Summary: Philosophy of Mathematics
Jeremy Avigad
Final version will appear in Boundas, Constantin editor, The Edinburgh Companion to
the 20th Century Philosophies, Edinburgh University Press. The annotations in the
bibliography will not appear in the published version.
1. Introduction
The philosophy of mathematics plays an important role in analytic philosophy, both as a
subject of inquiry in its own right, and as an important landmark in the broader
philosophical landscape. Mathematical knowledge has long been regarded as a paradigm
of human knowledge with truths that are both necessary and certain, so giving an account
of mathematical knowledge is an important part of epistemology. Mathematical objects
like numbers and sets are archetypical examples of abstracta, since we treat such objects
in our discourse as though they are independent of time and space; finding a place for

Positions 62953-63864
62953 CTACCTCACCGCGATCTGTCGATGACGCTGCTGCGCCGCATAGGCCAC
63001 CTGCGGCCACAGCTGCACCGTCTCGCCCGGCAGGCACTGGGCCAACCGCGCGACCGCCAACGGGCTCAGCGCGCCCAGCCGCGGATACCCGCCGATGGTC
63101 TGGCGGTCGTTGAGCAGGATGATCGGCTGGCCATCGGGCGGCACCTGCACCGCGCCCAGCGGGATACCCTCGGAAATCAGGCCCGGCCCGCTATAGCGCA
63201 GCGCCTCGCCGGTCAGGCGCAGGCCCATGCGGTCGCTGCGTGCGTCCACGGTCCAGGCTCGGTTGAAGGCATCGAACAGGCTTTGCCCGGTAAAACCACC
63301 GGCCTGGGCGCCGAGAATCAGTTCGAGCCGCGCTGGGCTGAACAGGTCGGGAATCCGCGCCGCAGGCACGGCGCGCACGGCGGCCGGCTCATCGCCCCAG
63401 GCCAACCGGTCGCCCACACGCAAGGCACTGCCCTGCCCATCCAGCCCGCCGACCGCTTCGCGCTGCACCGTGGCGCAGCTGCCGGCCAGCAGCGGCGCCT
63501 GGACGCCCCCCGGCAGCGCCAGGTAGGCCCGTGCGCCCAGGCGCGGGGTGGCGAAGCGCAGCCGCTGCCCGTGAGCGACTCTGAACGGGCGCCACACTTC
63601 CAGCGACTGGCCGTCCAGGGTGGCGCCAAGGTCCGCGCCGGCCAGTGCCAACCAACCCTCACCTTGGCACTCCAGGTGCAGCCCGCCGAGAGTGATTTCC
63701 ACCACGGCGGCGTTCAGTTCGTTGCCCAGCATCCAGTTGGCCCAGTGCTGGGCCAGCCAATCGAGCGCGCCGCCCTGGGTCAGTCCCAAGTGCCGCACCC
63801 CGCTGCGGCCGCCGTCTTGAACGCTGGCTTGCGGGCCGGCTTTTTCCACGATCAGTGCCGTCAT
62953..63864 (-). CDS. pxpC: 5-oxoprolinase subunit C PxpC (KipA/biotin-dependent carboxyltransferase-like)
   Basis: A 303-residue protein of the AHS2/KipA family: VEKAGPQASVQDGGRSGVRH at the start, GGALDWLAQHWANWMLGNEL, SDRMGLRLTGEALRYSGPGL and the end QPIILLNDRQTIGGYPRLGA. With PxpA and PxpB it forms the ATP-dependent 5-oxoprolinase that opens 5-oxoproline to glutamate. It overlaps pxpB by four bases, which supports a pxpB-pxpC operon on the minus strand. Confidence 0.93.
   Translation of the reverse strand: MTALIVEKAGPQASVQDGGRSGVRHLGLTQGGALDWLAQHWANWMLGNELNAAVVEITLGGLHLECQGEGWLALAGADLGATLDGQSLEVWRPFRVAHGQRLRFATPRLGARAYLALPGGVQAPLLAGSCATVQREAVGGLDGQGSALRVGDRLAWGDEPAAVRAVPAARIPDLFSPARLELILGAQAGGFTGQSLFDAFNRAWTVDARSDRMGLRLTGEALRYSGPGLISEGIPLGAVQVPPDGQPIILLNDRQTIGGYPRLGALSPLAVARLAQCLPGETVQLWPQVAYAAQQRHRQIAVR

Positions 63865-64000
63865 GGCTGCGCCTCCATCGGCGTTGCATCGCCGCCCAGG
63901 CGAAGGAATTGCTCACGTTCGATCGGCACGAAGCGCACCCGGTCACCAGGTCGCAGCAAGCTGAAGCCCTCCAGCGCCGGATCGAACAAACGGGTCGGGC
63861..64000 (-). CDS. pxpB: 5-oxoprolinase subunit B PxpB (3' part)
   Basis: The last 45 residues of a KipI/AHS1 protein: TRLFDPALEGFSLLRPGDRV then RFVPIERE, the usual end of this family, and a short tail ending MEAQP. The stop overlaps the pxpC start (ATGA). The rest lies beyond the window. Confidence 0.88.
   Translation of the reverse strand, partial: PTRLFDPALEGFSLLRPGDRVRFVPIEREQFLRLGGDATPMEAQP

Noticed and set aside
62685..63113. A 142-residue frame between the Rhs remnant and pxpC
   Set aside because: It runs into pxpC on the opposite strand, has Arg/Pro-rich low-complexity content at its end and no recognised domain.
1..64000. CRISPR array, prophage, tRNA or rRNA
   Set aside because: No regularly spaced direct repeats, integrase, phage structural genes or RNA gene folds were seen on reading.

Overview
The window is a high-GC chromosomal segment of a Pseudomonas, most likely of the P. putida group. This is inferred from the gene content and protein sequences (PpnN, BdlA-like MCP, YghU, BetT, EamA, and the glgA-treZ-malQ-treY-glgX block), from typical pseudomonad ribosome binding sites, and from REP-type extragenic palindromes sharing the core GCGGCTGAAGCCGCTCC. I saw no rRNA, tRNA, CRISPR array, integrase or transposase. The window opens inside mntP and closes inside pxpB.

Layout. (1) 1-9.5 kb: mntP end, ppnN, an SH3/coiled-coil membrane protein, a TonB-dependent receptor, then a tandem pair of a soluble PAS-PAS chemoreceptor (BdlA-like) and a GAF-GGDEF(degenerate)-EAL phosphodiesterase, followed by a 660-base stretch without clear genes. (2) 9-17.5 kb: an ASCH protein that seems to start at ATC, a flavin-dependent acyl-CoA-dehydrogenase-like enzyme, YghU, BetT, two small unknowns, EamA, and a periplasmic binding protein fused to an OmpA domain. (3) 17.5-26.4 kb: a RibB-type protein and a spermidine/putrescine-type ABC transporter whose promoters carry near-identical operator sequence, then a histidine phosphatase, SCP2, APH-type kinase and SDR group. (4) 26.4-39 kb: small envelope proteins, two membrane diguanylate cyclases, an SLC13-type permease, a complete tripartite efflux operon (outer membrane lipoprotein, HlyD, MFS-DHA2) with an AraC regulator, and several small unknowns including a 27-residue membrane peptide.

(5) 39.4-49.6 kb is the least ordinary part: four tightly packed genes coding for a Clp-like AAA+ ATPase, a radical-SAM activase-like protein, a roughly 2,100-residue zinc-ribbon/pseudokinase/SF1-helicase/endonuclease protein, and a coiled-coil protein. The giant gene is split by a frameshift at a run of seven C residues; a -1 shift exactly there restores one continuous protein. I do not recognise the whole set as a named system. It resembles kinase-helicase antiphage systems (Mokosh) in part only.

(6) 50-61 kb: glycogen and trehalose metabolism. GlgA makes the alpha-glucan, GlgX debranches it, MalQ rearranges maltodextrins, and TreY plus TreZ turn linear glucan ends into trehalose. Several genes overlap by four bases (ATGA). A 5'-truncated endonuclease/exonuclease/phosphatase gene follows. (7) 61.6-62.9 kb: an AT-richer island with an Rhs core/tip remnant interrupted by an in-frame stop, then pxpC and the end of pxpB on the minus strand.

such objects in a broader framework of thought is a central task of ontology, or
metaphysics. The rigor and precision of mathematical language depends on the fact that
it is based on a limited vocabulary and very structured grammar, and semantic accounts
of mathematical discourse often serve as a starting point for the philosophy of language.
Although mathematical thought has exhibited a strong degree of stability through history,
the practice has also evolved over time, and some developments have evoked
controversy and debate; clarifying the basic goals of the practice and the methods that are